cross posted at the demise
About five real people were there when he was describing the thin blue air. A normally perfect day, the kind of day you may see that a kid could have drawn with crayons in that universal.kid.artwork way. Puffy lines as clouds, a ball with radiant lines our sun, the normal trees gigantic in kid perspective to the family home drawn from memory and with love.
They knew the sound they heard again, they were no longer alone. There is no need to speak its name. In fact, that’s really unspeakable anyway. And the 13 year old’s story continued;
“When the drone fired the first time, the whole ground shook and black smoke rose up. The air smelled poisonous. We ran, but several minutes later the drone fired again.”
The teen Zubair’s nine year old sister Nabila picks up the story;
“Everything was dark and I couldn’t see anything. I heard a scream. I think it was my grandmother, but I couldn’t see her. All I could think of is running.”
The young boy told the real people that even when his leg heals from the surgery that he received to remove the shrapnel, he would no longer go outside to play as his friends never do anymore – some also refusing to go to school when the drones fly;
“When the sky brightens and turns blue, the drones return and so does the fear…Education isn’t possible as long as the drones circle overhead.”
The children’s father also bore testimony to the mechanically amoral extrajudicial bug splatting crime that had been perpetrated. He told the five assembled real people in Urdu that on that day his mother, “aik lari main pro kay rakhna” (the string that holds the pearls together) had been murdered in a nonchalant exceptional.ly brutal fashion in front of his eyes. Rafiq ur Rehman said to the testimony takers;
“I would just like to ask the American public to treat us as equals. Make sure that your government gives us the same status of a human with basic rights as they do their own citizens. We do not kill our cattle the way the US is killing humans in Warziristan with drones. The indiscriminate killing has to end and justice must be delivered to those who have suffered at the hands of the unjust. I would say to President Obama if I had the opportunity to meet with him: ‘What happened to me and my family is wrong.”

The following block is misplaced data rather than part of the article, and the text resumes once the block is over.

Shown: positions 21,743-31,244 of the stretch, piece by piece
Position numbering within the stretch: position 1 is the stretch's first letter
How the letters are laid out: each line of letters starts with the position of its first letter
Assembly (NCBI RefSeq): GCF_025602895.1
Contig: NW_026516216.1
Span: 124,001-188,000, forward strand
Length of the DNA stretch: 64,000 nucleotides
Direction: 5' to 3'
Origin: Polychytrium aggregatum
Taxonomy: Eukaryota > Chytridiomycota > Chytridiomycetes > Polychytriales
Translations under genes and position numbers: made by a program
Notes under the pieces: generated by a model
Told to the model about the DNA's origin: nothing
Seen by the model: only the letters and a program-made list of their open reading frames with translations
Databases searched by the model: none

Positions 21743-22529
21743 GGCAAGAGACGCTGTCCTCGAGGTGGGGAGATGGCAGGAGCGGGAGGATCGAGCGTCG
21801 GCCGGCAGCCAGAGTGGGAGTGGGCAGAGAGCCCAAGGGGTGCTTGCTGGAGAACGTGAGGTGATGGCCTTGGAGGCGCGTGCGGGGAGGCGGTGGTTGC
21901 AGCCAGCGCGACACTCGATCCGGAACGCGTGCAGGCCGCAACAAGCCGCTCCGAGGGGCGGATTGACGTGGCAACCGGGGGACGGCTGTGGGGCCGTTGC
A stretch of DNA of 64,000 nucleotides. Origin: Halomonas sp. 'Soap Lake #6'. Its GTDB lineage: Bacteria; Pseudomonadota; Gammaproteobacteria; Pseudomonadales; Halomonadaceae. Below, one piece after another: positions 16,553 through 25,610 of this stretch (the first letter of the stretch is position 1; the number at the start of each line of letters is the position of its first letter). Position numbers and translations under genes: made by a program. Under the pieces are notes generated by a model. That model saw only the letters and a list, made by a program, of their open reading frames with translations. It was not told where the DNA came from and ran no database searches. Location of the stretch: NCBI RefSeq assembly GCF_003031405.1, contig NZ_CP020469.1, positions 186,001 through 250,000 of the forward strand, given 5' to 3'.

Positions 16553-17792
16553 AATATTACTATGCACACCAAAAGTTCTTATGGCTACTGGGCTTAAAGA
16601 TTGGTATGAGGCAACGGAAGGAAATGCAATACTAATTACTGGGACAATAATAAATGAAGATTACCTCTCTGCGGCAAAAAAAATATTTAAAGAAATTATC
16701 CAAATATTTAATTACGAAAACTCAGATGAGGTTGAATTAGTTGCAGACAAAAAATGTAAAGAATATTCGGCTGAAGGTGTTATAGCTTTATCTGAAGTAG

The primary school teacher continued,
“As a teacher, my job is to educate. But how do I teach something like this? How do I explain what I do not myself understand? How can I in good faith reassure the children that the drone will not come back and kill them, too, if I do not understand why it killed my mother and injured my children.”
It was then that the person translating the Urdu testimony into English for the real people broke down in tears, unable to go on.
I applaud the five real people who decided to take this urgent and what should be pivotal testimony as this nation realizes its international crime spree cannot continue and it falls on its face submitting humbly and in abject apology for what we all have done. It shames me to think that only five democrats came to witness the savage wound that we have created in this family, as it is only one of the million gashes that we daily inflict on the body of this world that we are torturing. Bewildered seeing my criminal visage in the mirror and angry – but determined to do penance for my crimes by standing up for peace, I must tamp down my inclination to think that all I can do is run.
“When you stand up, you stand for all. When you sit down, they win. To the streets!”